Rap Music of the Early 2000’s

rap music early 2000s

Rappers of the 2000’s employed an array of styles. Some, such as DMX and Schoolly D, used the genre to criticize urban culture while others embraced aspects such as crime.

Missy Elliott used her genre-crossing production skills to engage her audiences in this decade and is widely remembered for doing so.

Macklemore & Ryan Lewis

Rappers have always mastered the art of turning everyday events into poetic lyrics. But in the early 2000s, rappers truly unleashed their creativity to transform mundane situations into beautiful rhymes. Emcees like Andre 3000’s manic swagger or Toddy Tee’s Compton hardcore made for compelling listening experiences that were full of dark productions and big body flexes that kept audiences hooked for weeks on end.

Lil Jon’s hit single, “Get Low”, remains one of the greatest crunk club songs ever to grace nightclubs and its infectious vibe and catchphrases such as, “To the window, to the wall”, were sure to take clubs by storm.

Nelly made a name for himself as one of the premier melodic hip-hop rappers with his hit “Hot in Herre” beat that became one of his signature hits and cemented his place as the second biggest MC of his era, becoming an international phenomenon thanks to its sophisticated production and catchy hook.

Macklemore and Ryan Lewis made waves early in this decade with hits like “Thrift Shop” and “Can’t Hold Us,” yet recently parted ways due to a desire for change in sound and genre exploration. We hope their next project features less melancholic piano twinkles over anonymous boom-bap beats than more upbeat funky sounds; perhaps an album dedicated to Black activist tradition might do the trick? In any event, we look forward to what these talented duo has planned!

Young Jeezy

On Black Friday, braving the crowds to find bargains requires an energizing soundtrack. Enter Atlanta-based MC Young Jeezy: his music can vary between hardcore gangsta rap and radio-friendly fare your mom and sister would sing along to with every line – Band-Aids become hooks while playground chants become an anthem (see his 2010 hit “Country Grammar”).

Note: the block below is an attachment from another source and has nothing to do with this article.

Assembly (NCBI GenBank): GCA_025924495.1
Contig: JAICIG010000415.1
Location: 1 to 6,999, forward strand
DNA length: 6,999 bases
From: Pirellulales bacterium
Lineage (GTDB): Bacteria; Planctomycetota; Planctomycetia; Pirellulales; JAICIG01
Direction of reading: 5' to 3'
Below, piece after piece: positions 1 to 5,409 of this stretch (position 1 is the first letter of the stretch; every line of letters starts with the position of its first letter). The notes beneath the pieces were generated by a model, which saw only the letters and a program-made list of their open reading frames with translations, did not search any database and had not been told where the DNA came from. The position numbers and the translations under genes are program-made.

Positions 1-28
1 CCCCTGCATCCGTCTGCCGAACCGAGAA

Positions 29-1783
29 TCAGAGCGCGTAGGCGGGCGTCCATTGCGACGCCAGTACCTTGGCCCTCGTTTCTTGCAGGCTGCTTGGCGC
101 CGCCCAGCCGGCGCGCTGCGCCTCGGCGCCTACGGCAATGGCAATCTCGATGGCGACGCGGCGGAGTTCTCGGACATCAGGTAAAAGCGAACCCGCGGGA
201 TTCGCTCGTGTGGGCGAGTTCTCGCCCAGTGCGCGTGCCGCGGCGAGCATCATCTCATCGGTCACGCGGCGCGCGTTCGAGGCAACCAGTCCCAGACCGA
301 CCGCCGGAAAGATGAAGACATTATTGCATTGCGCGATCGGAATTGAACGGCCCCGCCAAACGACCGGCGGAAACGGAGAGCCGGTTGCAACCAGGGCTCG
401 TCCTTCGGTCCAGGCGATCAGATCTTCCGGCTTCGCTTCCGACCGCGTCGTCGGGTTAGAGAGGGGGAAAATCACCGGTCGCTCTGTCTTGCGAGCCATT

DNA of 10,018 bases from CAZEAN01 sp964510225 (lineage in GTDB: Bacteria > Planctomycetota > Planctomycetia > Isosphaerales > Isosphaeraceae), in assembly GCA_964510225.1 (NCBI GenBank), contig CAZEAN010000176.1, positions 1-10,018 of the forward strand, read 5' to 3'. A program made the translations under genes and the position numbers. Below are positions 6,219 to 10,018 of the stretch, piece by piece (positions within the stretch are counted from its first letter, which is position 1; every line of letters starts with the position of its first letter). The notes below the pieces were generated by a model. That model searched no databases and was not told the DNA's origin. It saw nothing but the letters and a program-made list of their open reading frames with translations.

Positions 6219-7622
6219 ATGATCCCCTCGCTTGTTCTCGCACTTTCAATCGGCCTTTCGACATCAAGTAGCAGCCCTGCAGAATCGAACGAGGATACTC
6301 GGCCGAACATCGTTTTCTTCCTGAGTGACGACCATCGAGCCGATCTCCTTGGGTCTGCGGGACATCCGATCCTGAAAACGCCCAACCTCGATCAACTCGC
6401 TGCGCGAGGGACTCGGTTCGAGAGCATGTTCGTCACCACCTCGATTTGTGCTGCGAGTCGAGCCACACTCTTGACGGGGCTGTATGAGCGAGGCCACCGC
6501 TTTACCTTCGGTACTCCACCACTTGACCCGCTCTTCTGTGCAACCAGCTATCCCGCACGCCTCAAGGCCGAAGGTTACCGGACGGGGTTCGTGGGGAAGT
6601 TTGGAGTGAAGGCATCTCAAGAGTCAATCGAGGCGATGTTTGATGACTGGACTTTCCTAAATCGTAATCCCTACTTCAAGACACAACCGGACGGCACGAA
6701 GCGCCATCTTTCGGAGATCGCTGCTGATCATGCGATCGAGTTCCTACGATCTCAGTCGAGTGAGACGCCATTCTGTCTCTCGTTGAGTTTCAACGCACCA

Jeezy quickly earned himself a reputation during the early 2000s for being a cold-hearted hustler with an infectious grin who avoided getting involved with street-level drama like some of his rivals did. It was his decade to shine, and he took full advantage of it.

The Blueprint was Jay Z’s 2001 album that brought a new era of soulful samples and beats produced by Kanye West and Just Blaze, along with storytelling and lyricism that were at their height – such as on tracks like “Takeover” or his epic diss of Nas. Jay’s signature grunt quickly became iconic of his sound throughout the ’00s.

Bone Crusher

The early 2000s witnessed some of the greatest rappers ever. Eminem and Jay-Z quickly established themselves at the top of the game as commercialism deepened underground; yet one Atlanta artist would ultimately define his era by creating melodic hip hop unlike anything that had come before: Nelly.

Sean Price first gained recognition as part of Boot Camp Clik in Brooklyn; however, with Heltah Skeltah and two classic solo albums by himself he truly came into his own as an artist. Over production from 9th Wonder, Illmind, and Ayatollah, Sean Price displayed his incredible rhyme schemes to take down other rappers with ease.

Styles P may not have had as much commercial success as Jeezy or Jay-Z, but that didn’t stop him from working hard as one of hip hop’s hardest working rappers during the early 2000s. From hard-ass mixtapes to massive hit singles like “Fuck You” and “Mighty D-Block (2 Guns Up), Styles P cemented his place amongst hip hop’s elite in that timeframe.

Gucci Mane was already one of the pioneers of mumble rap long before Future and Lil Baby became household names with their melodic flows. His song “Slow Jamz” is an outstanding example of his talent for mixing different genres into an intoxicating soundscape.